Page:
Speaking as a former rural MRF operator, I'd expect one to realize relatively low gains in density when compacting bottles using a standard rolloff compactor, especially of the break-away kind. A precrusher or auger-based model such as the ones pictured in the following links would be much more effective, although much pricier (these units approach the cost of a small closed-end baler).
Rolloff trucks are such overkill to haul a material like plastic bottles that can make a bag of feathers seem heavy. Something more fiscally realistic might be just to collect the plastic bottles in a large cage-body utility trailer (or agricultural wagons in a rural area- I had great results hauling plastics and UBCs in 70 cubic yard cotton wagons behind a pickup truck!).Interestingly enough, I had fewer bee problems in cage-body collection bins (residue can quickly evaporate) than in fully enclosed units (where liquids linger and it's easier for bugs to congregate).
If you have access to a rearloading compactor truck that has a container winch, 12+ yard rearloading dumpsters would be an economical collection method that should provide better density than a standard rolloff compactor, and gets away from the hassles of bin swapout or two-way hauling. A frontloader truck wouldn't provide as much density, but offers fast loading and higher volume capacity. The ultimate plastics collection truck would have to be a 'vacuum Twister' unit, which is a purpose-built truck that vacuums up stockpiled plastics and compacts them through an extrusion auger that removes memory from the bottles while retaining their individual identity. (slides 11-14 of the following linked presentation) http://www.nyfederation.org/PDF/1_TransferWasteRecyclables.pdf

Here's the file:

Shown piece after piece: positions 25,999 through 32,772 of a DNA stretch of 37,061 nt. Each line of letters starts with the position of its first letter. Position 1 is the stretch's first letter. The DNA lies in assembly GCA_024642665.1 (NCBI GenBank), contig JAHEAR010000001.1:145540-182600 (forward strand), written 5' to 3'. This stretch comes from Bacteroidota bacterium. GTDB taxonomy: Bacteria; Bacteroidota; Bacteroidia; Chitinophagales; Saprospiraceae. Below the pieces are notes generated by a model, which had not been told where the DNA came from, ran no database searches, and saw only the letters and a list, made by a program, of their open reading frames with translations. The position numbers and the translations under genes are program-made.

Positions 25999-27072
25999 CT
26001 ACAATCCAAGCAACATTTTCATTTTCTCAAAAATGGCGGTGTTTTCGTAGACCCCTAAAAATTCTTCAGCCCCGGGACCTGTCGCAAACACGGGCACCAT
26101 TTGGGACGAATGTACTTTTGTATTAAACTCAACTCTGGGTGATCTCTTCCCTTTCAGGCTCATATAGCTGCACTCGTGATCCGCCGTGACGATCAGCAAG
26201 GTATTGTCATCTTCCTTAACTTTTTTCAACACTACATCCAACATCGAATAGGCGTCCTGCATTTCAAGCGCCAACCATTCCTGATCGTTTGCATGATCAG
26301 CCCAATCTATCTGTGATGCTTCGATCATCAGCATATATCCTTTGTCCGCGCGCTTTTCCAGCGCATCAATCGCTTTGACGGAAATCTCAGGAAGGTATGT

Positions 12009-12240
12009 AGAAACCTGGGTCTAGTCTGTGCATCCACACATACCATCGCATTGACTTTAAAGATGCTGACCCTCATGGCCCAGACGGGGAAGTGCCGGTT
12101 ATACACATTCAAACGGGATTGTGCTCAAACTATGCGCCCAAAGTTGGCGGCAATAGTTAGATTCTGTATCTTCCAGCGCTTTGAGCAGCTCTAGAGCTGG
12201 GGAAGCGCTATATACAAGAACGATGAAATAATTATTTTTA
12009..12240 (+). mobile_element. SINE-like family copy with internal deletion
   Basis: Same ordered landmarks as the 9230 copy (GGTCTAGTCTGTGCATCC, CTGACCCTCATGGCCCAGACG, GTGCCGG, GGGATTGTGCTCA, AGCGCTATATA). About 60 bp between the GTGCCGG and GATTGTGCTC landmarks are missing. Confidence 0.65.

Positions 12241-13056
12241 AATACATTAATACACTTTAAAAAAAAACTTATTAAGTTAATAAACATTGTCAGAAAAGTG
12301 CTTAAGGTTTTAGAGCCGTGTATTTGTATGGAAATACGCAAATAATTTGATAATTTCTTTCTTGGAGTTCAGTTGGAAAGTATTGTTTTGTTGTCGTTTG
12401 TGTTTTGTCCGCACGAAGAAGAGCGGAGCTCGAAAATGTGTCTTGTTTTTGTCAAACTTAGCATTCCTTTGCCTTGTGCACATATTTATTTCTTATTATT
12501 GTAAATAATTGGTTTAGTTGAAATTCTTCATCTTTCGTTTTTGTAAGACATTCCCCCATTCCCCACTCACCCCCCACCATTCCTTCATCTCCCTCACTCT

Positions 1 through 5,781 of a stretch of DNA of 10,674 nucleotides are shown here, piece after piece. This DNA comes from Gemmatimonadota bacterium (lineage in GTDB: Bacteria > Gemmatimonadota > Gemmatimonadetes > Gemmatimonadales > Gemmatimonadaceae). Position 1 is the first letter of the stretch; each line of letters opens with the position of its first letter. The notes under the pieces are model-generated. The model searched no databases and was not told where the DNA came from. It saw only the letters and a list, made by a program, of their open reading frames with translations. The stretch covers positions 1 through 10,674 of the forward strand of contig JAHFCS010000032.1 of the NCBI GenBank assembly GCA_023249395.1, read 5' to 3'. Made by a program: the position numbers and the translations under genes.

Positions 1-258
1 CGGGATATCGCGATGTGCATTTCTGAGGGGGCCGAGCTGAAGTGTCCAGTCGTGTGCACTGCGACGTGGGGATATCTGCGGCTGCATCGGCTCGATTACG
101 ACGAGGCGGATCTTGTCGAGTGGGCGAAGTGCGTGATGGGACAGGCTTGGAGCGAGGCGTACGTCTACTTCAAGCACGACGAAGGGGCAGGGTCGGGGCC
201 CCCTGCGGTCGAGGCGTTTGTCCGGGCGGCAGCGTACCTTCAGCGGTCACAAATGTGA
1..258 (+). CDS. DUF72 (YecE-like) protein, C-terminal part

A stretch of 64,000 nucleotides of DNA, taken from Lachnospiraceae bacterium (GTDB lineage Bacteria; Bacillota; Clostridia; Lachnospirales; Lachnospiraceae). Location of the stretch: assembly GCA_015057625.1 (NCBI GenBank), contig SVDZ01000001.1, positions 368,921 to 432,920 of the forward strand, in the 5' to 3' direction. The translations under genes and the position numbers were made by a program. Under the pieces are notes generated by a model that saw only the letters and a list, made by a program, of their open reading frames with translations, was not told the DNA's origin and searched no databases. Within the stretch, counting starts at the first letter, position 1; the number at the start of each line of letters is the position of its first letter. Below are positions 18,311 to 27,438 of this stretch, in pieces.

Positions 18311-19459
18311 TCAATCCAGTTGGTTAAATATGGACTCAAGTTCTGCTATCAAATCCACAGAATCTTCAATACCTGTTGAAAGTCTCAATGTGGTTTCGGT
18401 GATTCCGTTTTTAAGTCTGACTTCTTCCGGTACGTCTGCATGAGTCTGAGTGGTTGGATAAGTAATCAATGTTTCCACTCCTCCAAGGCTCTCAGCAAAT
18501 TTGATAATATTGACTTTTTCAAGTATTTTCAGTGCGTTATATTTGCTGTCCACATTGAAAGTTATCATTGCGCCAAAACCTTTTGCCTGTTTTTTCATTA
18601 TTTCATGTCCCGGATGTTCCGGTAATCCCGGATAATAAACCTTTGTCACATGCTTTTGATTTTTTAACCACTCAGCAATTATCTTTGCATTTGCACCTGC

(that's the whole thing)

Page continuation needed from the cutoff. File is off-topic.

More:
Of course, the preceding mention of any specific manufacturer's product should be in no way construed as an endorsement, but only to illustrate representative designs.
Solid Waste Policy Analyst
Oregon Dept of Environmental Quality
Land Quality Division
811 SW Sixth Avenue
Portland, OR 97204-1390
Hello fellow recyclers,
Does anyone have experience with creating loads of plastic bottles in a s= stationary or break-away compactor unit? It would be for plastic beverage= bottles.
I am wondering if beverage residue has turned bad and smelled or attracte= d wasps/bees. Also how easy it was to compact and haul.
Thanks for sharing... I will share research results if anyone asks.
Corri Beth Gottesman
Recycle Reduce Reuse
tel: 215-753-6553 fax 215-753-6533